A contrite Max Biaggi started sixth, while rival Marco Melandri crashed on his final run in Q3 and qualified eighth. Melandri was unhurt, though teammate Laverty’s position on the front row showed the sort of pace their Yamahas were capable of for qualifying.

Second place starter Smrz had led most of the early practice and qualifying sessions, only to be beaten by tire management, as Checa was the only rider with a fresh qualifying tire for the final Q3 session. Chris Vermeulen did not make Superpole, but did start the race, after spending most of his time between Donington and this race testing his recovering knee across Europe.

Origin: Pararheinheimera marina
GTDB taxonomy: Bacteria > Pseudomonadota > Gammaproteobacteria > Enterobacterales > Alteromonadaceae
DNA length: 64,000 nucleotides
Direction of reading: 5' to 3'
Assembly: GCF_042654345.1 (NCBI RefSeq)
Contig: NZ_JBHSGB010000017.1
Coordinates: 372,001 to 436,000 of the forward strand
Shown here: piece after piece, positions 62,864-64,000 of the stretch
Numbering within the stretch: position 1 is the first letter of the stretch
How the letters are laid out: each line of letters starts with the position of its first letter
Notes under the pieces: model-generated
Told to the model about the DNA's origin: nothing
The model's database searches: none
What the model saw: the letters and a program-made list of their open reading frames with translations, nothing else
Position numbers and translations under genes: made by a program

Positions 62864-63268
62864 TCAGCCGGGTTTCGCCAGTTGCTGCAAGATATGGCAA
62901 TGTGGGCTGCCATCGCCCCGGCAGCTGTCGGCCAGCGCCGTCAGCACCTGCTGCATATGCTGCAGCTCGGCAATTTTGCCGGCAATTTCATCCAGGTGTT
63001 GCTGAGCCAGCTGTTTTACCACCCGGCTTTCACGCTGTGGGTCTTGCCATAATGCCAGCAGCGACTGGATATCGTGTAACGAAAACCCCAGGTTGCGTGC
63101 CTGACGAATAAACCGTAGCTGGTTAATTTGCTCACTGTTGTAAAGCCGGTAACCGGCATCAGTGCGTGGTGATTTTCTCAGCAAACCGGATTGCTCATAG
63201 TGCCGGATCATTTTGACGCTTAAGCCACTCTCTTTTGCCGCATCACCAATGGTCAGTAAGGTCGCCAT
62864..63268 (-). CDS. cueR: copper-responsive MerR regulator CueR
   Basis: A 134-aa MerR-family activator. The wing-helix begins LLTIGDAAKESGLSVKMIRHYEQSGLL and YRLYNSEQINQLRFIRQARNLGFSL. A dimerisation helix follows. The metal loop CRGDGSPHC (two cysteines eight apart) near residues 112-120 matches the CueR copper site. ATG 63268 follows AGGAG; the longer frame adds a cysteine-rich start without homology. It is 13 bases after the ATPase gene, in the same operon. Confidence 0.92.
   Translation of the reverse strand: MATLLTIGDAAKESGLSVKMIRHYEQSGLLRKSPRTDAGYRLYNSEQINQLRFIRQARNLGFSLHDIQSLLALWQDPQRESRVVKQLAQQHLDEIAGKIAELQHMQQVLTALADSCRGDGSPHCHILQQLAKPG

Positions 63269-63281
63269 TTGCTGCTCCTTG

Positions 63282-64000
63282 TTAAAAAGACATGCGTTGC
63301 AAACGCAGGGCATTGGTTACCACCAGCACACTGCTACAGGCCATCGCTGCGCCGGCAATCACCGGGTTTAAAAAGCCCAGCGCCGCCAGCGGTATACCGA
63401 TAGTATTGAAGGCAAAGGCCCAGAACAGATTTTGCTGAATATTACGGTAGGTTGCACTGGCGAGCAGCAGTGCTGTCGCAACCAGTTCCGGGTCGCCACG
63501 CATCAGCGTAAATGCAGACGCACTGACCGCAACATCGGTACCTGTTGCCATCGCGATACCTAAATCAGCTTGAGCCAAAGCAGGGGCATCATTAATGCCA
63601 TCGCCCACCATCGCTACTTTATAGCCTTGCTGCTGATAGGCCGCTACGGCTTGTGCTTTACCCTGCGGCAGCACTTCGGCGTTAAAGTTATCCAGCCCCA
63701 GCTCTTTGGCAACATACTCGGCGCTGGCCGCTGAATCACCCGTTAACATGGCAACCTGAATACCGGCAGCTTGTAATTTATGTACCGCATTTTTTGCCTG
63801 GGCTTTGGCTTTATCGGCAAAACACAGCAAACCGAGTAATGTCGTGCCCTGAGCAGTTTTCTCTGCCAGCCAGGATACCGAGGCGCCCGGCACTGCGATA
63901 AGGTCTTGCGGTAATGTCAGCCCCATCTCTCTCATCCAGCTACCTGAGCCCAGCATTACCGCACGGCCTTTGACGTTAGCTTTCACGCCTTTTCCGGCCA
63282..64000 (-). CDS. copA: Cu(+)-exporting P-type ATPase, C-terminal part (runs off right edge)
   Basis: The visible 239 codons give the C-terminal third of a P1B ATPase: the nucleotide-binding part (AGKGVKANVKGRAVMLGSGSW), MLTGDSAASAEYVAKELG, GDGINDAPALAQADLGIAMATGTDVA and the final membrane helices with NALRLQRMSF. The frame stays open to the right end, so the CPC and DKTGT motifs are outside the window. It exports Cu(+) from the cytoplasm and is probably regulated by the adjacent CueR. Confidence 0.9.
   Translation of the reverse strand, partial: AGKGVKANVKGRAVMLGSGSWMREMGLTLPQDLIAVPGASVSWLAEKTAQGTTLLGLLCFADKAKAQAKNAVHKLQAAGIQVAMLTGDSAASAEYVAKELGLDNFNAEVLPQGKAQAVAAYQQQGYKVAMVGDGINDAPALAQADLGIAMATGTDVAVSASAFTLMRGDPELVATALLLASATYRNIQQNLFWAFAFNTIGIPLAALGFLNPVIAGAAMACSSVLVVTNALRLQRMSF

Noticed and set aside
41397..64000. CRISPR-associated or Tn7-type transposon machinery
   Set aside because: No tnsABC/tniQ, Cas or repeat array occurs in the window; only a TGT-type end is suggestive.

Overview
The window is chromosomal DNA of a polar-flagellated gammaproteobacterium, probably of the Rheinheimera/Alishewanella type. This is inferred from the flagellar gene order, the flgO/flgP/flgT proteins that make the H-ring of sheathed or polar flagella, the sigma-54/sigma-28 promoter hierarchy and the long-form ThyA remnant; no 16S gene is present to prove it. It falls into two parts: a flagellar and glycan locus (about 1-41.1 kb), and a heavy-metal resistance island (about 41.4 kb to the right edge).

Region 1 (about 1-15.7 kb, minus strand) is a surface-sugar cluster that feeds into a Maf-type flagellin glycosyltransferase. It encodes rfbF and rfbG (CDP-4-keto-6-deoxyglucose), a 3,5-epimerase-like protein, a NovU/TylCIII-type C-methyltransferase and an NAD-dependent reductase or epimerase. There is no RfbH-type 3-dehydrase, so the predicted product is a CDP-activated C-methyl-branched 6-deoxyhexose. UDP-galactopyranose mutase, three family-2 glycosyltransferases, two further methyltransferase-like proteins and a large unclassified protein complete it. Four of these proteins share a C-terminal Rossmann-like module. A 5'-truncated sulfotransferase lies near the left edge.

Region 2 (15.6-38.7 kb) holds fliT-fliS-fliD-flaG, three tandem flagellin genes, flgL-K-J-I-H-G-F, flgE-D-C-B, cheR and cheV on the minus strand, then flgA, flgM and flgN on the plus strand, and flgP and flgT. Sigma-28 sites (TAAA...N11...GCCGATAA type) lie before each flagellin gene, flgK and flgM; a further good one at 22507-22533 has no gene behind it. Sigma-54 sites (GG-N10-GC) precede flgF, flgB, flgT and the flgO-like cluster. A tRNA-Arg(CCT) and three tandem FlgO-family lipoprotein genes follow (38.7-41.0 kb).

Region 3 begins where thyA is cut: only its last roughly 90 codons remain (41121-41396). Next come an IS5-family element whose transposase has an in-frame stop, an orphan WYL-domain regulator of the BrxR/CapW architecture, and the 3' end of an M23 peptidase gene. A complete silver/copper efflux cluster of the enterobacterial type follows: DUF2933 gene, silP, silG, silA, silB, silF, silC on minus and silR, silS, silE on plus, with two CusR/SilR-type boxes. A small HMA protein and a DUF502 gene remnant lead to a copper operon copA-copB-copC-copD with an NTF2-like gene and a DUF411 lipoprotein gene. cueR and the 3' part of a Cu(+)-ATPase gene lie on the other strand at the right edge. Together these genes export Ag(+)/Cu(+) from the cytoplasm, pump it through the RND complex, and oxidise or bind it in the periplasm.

The also-injured James Toseland was replaced by Dutch rider Barry Veneman after a testing crash left him unable to compete. Sunday morning was sunny, with Camier taking the lead during the morning warm-up. Haslam, Checa, Rea, and Melandri completed the fastest five, while Smrz was fourteenth, Laverty eighteenth, and Vermeulen nineteenth.